430). Prosecutorial activities outside the courtroom receive the same protection only if they are
"intimately associated with the judicial phase of the criminal process." Van de Kamp v.
To the extent the parties discuss allegations related to the plaintiffs criminal conviction in 12cr-182-LDD, they are not addressed by the court as they are not the subject of the claims raised
by the plaintiff in the third amended complaint.
Imbler involved a claim under 42 U.S.C. § 1983. However, there is no distinction for immunity
purposes between suits brought against state officials under § 1983 and suits brought against
federal officials under the Constitution. See Butz v. Economou, 438 U.S. 478, 504 (1978);
Schrab v. Catterson, 948 F .2d 1402, 1408-09 (3d Cir. 1991 ).
Goldstein, 555 U.S. 335, 341 (2009) (quoting Imbler, 424 U.S. at 430 (activities intimately
associated with the judicial phase of the criminal process, casting the prosecutor as an advocate
rather than an administrative or investigative officer, trigger absolute immunity).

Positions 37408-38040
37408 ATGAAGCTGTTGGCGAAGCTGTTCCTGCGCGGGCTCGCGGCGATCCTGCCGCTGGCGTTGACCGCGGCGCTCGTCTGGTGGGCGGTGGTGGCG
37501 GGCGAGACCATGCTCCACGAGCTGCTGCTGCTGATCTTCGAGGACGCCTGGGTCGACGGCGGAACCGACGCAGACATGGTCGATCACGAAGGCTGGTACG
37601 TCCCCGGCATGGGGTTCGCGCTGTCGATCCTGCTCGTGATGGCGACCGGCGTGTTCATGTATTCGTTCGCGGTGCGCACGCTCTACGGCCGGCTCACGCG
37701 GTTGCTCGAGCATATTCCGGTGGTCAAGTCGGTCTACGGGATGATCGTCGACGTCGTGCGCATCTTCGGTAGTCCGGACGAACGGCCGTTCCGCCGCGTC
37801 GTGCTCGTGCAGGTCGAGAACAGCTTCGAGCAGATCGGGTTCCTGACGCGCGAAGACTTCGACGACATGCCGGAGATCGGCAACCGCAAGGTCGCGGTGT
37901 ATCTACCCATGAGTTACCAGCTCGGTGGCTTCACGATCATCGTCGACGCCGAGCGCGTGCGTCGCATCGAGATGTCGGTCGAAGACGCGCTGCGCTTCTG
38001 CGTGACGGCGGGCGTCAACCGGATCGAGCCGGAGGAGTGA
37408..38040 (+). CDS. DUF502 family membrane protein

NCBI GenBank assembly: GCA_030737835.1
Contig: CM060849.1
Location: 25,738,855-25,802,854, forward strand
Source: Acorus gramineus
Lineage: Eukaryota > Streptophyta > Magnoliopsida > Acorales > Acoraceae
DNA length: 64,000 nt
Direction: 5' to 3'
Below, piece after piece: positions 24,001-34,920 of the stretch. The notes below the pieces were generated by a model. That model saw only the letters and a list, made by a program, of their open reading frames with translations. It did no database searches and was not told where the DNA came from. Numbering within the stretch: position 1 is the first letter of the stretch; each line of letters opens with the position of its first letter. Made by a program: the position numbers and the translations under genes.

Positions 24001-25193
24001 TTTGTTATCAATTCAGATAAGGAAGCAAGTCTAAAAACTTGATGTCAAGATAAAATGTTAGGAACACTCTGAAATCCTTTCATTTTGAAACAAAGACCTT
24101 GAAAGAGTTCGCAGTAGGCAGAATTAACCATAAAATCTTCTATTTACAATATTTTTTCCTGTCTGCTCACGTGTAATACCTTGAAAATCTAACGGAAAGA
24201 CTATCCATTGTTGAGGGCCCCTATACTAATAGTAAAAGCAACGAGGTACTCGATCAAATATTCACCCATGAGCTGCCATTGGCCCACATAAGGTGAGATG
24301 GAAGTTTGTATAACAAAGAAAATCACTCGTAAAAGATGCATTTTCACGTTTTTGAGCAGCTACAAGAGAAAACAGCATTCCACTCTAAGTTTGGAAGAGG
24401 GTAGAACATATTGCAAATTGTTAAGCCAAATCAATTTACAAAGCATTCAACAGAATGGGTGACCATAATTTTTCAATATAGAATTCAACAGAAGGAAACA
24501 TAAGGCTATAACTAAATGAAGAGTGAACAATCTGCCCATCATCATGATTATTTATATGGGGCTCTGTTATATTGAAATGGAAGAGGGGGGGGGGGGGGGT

Administrative or investigative actions are only protected by qualified immunity, Id at
342 (citing Imbler, 424 U.S. at 431, n.33), unless the actions "relate directly to the conduct of a
criminal trial." Schneyder v. Smith, 653 F.3d 313, 334 (3d Cir. 2011) (citing Van de Kamp, 555
U.S. at 344). A prosecutor's behavior that is totally unrelated to the prosecutorial role or exceeds
the scope of his authority is similarly unprotected by absolute immunity. Kulwicki v. Dawson,
969 F.2d 1454, 1463 (3d Cir. 1992) (citing Rose v. Battle, 871F.2d331, 346 (3d Cir. 1989)).
The fact that an individual is employed as a prosecutor does not mean the prosecutor is
immune from suit for every wrong committed. See Schneyder, 653 F.3d at 331. The "inquiry
focuses on 'the nature of the function performed, not the identity of the actor who performed it."'
Odd, 538 F.3d at 208 (quoting Light v. Haws, 472 F.3d 74, 78 (3d Cir. 2007)). "The court must
ascertain just what conduct forms the basis for the plaintiffs cause of action, and it must then
determine what function (prosecutorial, administrative, investigative, or something else entirely)